Author

Emma Knight's picture

Emma Knight

Date

2012-09-03 18:00

Julian Assange has applied for political asylum at the Ecuadorian embassy in London – a refuge that has been called an “ironic” choice for the whistleblower, given Ecuador’s poor press freedom record, and its president’s open contempt for the non-state media.

Ecuador’s administration “appears to have a warm relationship with Mr. Assange,” and has agreed to consider the application, according to The New York Times. The WikiLeaks founder will remain at the country's embassy in Knightsbridge, where he arrived in person Tuesday evening, until authorities have reached a decision, reported Wired.

Author

Emma Knight's picture

Emma Knight

Date

2012-06-20 13:36

The lawyer representing Bradley Manning, the 24-year-old US soldier accused of having leaked a massive trove of classified documents to WikiLeaks, has said that his trial is being endangered by the US government’s lack of transparency and by failures on the part of the prosecution.

The Courthouse News Service reported yesterday that Manning’s attorney David Coombs has condemned "a cataclysmic failing of the government to understand all aspects of the discovery process."

According to the article, Coombs has complained of the prosecution first refusing to share certain evidence with the defence on the grounds that it was classified, only to reverse its statements within a matter of days. Coombs has also implied that government prosecutors have made mistakes with the legal process, and have failed demonstrated full knowledge of their legal obligations.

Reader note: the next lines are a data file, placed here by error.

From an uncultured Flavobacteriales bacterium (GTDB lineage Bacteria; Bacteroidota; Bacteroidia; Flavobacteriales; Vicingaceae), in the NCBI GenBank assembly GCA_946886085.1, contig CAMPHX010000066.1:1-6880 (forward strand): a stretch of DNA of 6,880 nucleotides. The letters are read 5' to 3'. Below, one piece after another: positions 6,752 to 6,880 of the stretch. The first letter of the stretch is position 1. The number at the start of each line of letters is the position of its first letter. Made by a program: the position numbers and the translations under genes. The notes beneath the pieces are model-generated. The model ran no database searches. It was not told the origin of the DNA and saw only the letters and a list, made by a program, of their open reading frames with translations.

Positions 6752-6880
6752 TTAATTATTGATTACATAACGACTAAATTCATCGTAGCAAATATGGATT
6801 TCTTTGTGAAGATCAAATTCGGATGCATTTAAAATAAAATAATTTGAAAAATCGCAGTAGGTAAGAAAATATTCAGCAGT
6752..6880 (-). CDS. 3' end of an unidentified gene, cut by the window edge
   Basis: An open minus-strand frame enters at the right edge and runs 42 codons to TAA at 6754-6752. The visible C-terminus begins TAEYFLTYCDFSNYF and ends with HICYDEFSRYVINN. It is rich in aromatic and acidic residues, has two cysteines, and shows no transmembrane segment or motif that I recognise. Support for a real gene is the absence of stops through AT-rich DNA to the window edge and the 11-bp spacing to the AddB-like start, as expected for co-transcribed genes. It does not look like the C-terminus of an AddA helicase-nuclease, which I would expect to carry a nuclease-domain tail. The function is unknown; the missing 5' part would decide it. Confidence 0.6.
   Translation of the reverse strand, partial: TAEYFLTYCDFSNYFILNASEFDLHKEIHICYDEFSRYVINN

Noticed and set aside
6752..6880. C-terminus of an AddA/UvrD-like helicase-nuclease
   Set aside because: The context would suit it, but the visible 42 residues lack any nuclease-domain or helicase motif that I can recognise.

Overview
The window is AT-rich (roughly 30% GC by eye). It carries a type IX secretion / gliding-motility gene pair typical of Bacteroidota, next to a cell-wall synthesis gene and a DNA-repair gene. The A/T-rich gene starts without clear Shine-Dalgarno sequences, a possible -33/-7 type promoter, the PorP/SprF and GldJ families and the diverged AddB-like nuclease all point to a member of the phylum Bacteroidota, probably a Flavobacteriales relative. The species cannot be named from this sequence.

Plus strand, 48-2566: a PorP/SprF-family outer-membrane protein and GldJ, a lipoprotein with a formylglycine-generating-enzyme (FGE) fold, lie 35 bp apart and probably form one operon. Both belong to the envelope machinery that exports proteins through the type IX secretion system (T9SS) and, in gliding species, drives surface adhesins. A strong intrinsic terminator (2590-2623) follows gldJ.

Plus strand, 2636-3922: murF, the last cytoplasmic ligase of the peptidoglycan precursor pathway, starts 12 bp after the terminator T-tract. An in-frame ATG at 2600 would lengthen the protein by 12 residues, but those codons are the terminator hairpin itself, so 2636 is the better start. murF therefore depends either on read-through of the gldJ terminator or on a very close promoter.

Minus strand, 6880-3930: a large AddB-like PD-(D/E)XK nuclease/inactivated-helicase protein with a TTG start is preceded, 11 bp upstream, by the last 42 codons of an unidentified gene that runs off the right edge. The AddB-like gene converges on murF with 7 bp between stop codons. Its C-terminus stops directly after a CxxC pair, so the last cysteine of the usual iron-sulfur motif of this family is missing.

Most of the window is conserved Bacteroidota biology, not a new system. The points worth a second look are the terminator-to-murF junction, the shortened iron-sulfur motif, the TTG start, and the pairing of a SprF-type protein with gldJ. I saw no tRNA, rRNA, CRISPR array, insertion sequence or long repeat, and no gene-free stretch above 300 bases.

The Courthouse News Service reports that in Coomb’s memo “nearly every line of text quoting a government memo or email has been blacked out in redactions”. The article points out that the information that has been withheld reflects “the intense secrecy surrounding the case”.

Author

Hannah Vinter's picture

Hannah Vinter

Date

2012-04-25 10:37

WikiLeaks' latest leak, which is calls 'The Global Intelligence Files' is not as yet particularly interesting because of the content of the files, but because of the fact that WikiLeaks is back, and because of the partnerships that the episode reveals.

WikiLeaks claims to have created an online database of more than five million emails from Stratfor, a global intelligence company based in Austin, Texas, sent between July 2004 and December 2011. Stratfor provides its subscribers with geopolitical analysis via emails and explains on its site how it differentiates itself from news organisations.

A WikiLeaks press release claims that the emails show "Stratfor's web of informers, pay-off structure, payment-laundering techniques and psychological methods" and that the company "cultivates close ties with US government agencies and employs former US government staff."

Author

Emma Goodman's picture

Emma Goodman

Date

2012-02-28 17:35

"Everybody is a journalist now".

This phrase has been repeated so many times that it's become a cliché, but that's not to say that a consensus has been reached about what it really means for the news industry. How should news organisations approach material from citizen journalists? Should lines be drawn between professional and citizen media? How can the work of citizen journalists be effectively verified?